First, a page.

But no man who reads the Bible seriously can hide or misinterpret Jesus’ own example in the Gospels, where he not only included women in his closest circle of friends, but he announced his purpose and mission first to women. The first century of Christian followers after Jesus returned to the Father began writing women out within 50 years or so after Jesus first revealed himself to women at the tomb and commanded them to go tell the others. And for the next 20 centuries, the rest of Christian manhood has for the most part, been following their example rather than Christ’s.

Where is George Bush when we need him? Certainly not liberating Christian women for full ministry.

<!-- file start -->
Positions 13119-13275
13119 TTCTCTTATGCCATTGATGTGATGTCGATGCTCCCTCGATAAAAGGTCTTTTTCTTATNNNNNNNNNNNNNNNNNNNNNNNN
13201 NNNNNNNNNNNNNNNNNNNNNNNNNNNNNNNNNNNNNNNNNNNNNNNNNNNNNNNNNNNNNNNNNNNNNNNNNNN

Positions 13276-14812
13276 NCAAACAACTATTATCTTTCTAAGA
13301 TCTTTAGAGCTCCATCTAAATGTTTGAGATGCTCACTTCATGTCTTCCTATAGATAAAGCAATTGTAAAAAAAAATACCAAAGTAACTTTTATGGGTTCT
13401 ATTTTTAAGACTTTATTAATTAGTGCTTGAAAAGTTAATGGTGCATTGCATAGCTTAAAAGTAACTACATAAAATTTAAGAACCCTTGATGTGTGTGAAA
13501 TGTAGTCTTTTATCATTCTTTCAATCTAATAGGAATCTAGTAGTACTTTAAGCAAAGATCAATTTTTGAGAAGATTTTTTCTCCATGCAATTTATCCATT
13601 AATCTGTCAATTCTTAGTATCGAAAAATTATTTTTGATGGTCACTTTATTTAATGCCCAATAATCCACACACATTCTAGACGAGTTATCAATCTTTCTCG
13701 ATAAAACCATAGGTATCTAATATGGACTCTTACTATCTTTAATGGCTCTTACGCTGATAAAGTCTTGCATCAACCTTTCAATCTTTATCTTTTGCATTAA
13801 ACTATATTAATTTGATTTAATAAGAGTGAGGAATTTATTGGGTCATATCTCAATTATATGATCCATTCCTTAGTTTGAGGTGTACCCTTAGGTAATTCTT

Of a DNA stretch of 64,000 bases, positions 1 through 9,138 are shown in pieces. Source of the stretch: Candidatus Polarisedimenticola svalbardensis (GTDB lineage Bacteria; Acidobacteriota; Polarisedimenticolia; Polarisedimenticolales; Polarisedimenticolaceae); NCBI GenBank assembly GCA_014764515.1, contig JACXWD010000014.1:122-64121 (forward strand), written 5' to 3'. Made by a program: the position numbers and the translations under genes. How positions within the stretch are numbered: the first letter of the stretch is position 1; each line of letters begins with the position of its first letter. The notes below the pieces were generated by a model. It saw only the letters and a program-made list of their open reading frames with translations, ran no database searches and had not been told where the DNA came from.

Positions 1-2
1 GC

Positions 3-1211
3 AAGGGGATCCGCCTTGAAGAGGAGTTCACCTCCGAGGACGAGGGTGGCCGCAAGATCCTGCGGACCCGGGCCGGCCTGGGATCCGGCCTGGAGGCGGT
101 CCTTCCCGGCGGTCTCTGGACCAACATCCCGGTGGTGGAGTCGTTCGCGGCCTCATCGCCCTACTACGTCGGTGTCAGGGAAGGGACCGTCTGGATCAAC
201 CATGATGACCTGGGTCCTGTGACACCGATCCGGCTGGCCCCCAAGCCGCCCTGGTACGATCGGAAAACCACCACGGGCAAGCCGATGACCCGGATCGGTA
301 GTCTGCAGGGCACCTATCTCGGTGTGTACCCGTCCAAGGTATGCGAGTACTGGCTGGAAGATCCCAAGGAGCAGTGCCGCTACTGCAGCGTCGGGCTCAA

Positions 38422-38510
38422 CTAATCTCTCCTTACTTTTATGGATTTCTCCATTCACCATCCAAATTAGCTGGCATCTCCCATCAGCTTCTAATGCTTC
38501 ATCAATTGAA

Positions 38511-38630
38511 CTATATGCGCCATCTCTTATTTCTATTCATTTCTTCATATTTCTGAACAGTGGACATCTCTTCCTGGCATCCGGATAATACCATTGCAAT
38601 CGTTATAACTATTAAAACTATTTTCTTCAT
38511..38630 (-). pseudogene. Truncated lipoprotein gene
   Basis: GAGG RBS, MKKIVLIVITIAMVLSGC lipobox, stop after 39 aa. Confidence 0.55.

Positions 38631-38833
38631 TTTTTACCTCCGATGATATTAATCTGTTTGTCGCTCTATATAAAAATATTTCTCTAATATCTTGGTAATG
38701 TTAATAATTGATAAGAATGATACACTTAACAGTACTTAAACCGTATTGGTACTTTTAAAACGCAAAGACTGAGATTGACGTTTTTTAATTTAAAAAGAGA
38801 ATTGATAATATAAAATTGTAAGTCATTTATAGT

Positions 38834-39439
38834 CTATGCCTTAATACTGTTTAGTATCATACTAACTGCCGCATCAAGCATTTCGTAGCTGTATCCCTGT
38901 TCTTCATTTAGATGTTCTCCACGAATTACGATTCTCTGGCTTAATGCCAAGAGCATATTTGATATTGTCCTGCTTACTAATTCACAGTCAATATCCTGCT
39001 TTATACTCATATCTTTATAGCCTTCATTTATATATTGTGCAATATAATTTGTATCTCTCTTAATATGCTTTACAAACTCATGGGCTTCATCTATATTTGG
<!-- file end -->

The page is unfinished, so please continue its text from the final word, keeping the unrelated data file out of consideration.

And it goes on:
2 comments:

marti said...

I read you article on the activity of women in your church which is great.
But what are the men doing. Are they lost and inactive. If so why? Do men carry their fair share in the church?
In my church the men are indeed invisible. I don't know why. I will be leaving for a place where men care.
Marty

Norma said...

I think the article answered what the men do--they have all the visible positions of power. The pulpit. The board. The staff. And they are providing leadership for their families.

If you are looking for a church where men are active and leaders, then be prepared for the women to be behind the scenes. Both the sexes will be working hard, but the roles will be very different.